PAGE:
Turkey Denies Plans to Build Any Power Plant on Bulgarian Border

Business » ENERGY | December 7, 2012, Friday // 20:10| Views: 1339 | Comments: 0
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Bulgaria: Turkey Denies Plans to Build Any Power Plant on Bulgarian Border Environmental officials from Bulgaria and Turkey met during United Nations Framework Convention on Climate Change in Doha to discuss the reports of Turkey's alleged plans to build a power plant on the Bulgarian border, which have caused environmental conc

Turkey's Deputy Environment Minister Muhammet Balta has refuted the reports that there is a project to build a power plant on the Black Sea coast on the Bulgarian border, the bulgarian Environment Ministry reported, referring to the information that has caused concern in both Bulgaria and Turkey.

Balta has met with Bulgarian Environment Minister Nona Karadzhova at the United Nations Framework Convention on Climate Change in Doha, the meeting having been requested by the Bulgarian side with respect to the media reports dating back to 2011 that Turkey planned a nuclear power plant or a thermal power plant very close to some of the major Bulgarian Black Sea resorts, in the town of Igneada, near the Bulgarian border village of Rezovo.

Turkey's Deputy Environment Minister Muhammet Balta, who was the head of the Turkish delegation to the climate change summit in Doha, told the Bulgarian delegation that the Turkish Environment Ministry had not received any investment proposal for the construction of a power plant in the area bordering Bulgaria.

Balta is said to have expressed the readiness of the Turkish government to present complete information to Bulgaria if any investment proposal of such character gets submitted to his ministry.

He is also reported to have shared the position of the Bulgarian Environment Minister Karadzhova that there should be complete transparency and information for the people in both Bulgaria and Turkey on this matter. He also said that if a power plant project is considered in the future, any Environmental Impact Assessment procedure would be as transparent as possible.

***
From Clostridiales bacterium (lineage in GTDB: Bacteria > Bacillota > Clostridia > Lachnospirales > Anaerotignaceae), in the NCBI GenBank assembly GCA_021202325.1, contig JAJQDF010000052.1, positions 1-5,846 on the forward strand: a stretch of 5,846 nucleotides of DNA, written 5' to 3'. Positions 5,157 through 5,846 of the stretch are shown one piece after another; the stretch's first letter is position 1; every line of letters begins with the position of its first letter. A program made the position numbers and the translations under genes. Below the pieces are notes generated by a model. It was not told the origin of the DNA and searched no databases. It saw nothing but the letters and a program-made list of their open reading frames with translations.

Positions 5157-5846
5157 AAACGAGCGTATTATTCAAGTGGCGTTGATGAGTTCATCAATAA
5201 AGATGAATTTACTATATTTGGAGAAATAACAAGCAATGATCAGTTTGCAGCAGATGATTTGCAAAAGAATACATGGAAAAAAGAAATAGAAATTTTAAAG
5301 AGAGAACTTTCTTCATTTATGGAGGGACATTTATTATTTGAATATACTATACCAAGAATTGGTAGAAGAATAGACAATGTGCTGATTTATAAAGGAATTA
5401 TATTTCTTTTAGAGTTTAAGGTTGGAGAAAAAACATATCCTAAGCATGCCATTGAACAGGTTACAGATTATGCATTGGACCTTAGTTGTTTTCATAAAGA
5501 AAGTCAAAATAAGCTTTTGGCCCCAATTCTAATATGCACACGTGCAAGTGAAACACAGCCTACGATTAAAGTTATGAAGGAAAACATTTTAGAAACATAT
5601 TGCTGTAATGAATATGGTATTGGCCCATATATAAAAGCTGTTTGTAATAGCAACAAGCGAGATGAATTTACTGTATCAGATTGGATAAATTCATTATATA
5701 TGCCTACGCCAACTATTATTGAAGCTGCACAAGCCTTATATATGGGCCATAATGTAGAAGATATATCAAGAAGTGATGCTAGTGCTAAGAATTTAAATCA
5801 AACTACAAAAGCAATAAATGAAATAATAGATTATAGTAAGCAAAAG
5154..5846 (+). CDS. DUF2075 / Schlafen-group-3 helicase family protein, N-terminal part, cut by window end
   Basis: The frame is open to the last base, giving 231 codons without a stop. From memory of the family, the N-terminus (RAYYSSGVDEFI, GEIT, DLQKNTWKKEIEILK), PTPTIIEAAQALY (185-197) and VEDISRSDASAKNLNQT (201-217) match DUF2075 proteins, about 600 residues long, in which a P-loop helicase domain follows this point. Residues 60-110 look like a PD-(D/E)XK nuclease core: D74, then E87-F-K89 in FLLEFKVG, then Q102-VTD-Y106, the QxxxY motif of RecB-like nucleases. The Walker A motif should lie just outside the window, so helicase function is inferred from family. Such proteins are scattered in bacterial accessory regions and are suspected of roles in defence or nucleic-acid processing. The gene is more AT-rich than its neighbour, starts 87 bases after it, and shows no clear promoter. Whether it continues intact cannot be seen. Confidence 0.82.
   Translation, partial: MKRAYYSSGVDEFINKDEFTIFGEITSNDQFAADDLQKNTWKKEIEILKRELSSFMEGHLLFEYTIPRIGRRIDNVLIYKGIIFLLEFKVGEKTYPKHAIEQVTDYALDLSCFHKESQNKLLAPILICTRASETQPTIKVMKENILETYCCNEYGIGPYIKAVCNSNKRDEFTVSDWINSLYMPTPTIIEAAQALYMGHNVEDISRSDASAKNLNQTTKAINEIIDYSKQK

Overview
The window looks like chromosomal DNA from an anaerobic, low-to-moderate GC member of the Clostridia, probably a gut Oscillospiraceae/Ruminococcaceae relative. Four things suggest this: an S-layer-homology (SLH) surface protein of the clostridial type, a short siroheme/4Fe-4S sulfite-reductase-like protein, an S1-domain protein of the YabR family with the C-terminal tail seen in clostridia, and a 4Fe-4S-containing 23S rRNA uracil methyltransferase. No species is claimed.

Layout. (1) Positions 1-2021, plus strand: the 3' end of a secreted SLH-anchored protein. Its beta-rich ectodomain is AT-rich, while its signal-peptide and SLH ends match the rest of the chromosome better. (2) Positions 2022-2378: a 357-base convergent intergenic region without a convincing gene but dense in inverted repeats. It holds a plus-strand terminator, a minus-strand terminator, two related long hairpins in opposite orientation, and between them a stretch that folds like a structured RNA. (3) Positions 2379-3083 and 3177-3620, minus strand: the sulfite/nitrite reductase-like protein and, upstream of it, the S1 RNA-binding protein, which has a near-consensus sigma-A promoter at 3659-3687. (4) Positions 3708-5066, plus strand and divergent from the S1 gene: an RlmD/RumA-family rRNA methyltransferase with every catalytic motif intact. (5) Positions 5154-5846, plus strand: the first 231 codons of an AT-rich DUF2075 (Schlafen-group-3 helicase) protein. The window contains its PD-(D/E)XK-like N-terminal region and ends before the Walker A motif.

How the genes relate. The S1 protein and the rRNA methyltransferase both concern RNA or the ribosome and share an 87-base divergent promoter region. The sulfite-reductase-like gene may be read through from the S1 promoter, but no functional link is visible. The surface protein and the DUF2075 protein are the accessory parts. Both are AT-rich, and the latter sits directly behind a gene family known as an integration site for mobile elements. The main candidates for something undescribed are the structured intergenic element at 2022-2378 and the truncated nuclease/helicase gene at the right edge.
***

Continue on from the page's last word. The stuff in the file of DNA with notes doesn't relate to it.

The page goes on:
Karadzhova is said to have requested that the Bulgarian government receive information about any power plant investment proposal in response to a letter that her ministry sent to the Turkish authorities in mid November 2012.

According to a statement of the Bulgarian Foreign Ministry from November 2012, Turkey's government has officially declared that it does not plan to construct a nuclear power plant just several kilometers away from its border with Bulgaria but plans to build a thermal power plant instead.

Turkey has sent an official note to Bulgaria refuting recent rumors that it was planning to build a nuclear power plant in the town of Igneada, the Bulgarian Foreign Ministry revealed a month ago.

Bulgarian Foreign Ministry spokesperson Vesela Cherneva stated that Turkey plans to build a thermal power plant on the spot instead. She added that the thermal power plant project was in a very early stage and that Bulgaria will be informed about future developments.

Turkish Foreign Minister Ahmet Davutoglu also informed a Bulgarian MEP that the rumored nuclear power plant project does not exist.

In November 2012, it emerged that the municipality of the small Black Sea Turkish town of Igneada has received a letter from the central government in Ankara announcing the upcoming construction of a nuclear power plant and thermal power plant on the spot.

Igneada is a town of some 2 000 inhabitants, located 5 km south of the Rezovska (Rezovo) River, which marks the Bulgarian-Turkish border. The first reports that Turkey was planning to build a nuclear power plant there emerged in 2011.

Back in April 2011, the Turkish Consul in Burgas Sibel Arkan told Burgas Mayor Dimitar Nikolov that Igneada is only the project with the third highest possibility to become Turkey's third NPP and the Turkish government is yet to take a decision on its construction.

In May 2010, Turkey reached an agreement with Russia for the construction of what will become Turkey's first nuclear power plant in Mersin's Akkuyu district. Turkey's second NPP is to be located in Sinop on the Black Sea.

Locals in both Bulgaria and Turkey are said to be alarmed by the reports that a NPP may be built in Igneada.

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